Although the new appointee may have received good reports that orient him well to the context, inevitably there will be gaps and nuances these documents cannot express, but which the transitional pastor will have to grasp lest he create significant problems. In particular your wisdom about the operational life of the board will be a critical element. It would be important to help the transitional pastor understand the governance model the board follows and the expectations the board will have in terms of reports, recommendations, and other operational issues. If the board has mandated the transitional pastor to assist the congregation in re-framing its vision, then it is vital that the board and transitional agree on the process to be followed in developing this new vision. It will also be important to define the relationship of the transitional pastor to the board in terms of voting privileges. Be clear that the transitional appointee will not be considered for the role of lead pastor.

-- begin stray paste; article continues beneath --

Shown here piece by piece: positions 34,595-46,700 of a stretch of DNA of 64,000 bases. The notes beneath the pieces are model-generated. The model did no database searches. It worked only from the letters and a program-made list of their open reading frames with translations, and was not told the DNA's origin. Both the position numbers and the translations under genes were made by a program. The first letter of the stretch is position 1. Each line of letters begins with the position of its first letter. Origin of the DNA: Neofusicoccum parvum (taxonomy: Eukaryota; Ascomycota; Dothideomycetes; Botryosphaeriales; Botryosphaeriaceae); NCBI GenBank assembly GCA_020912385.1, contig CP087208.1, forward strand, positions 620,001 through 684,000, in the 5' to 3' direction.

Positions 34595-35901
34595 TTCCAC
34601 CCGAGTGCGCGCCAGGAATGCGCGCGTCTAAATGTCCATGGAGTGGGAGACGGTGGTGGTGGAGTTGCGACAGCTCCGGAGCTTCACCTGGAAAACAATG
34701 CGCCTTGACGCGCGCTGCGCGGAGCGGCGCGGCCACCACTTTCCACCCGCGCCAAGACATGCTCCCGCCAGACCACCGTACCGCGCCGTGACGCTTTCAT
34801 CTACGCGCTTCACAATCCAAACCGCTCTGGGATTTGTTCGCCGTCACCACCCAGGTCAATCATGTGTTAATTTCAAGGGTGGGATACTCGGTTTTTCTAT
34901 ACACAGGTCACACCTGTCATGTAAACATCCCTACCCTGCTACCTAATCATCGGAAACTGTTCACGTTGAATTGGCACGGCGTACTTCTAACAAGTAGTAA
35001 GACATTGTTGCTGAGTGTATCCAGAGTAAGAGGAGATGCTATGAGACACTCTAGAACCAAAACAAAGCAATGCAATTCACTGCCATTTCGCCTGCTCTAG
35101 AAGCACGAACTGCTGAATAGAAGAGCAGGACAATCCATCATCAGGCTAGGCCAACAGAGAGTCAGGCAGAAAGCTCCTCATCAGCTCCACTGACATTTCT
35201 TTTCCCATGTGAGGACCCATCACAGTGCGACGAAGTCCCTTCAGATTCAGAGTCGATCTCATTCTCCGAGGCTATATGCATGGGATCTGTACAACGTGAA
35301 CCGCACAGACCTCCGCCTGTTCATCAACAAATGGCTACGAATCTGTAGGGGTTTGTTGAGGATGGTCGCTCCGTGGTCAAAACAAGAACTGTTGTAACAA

One of the ways a board chair can assist a transitional pastor would be to prepare an orientation package, perhaps similar to that used to orient new church board members. This set of documents will also be useful to assist the next lead pastor appointee. This could include a brief history of the congregation, a short biography of each board person and their history with and ministry in the church. Include a concise analysis of the key issues that the board has been dealing with during the previous twelve months. If your congregation has several ministry staff, ask the senior person among the staff to prepare a similar report relating to the staff and their ministry issues.

Consider carefully how you will assist the transitional pastor to finish well. In other words, how will you manage the hand-off between the transitional pastor and the new lead pastor? How will you say thank you? Perhaps you might also ask the transitional pastor to draft a concluding report that may identity organizational pathologies, including some recommendations that may lead to healthier relationships and organizational life within the congregation. The transitional pastor can be a wonderful consultant in this regard, bringing a set of fresh eyes to the congregation’s life and context.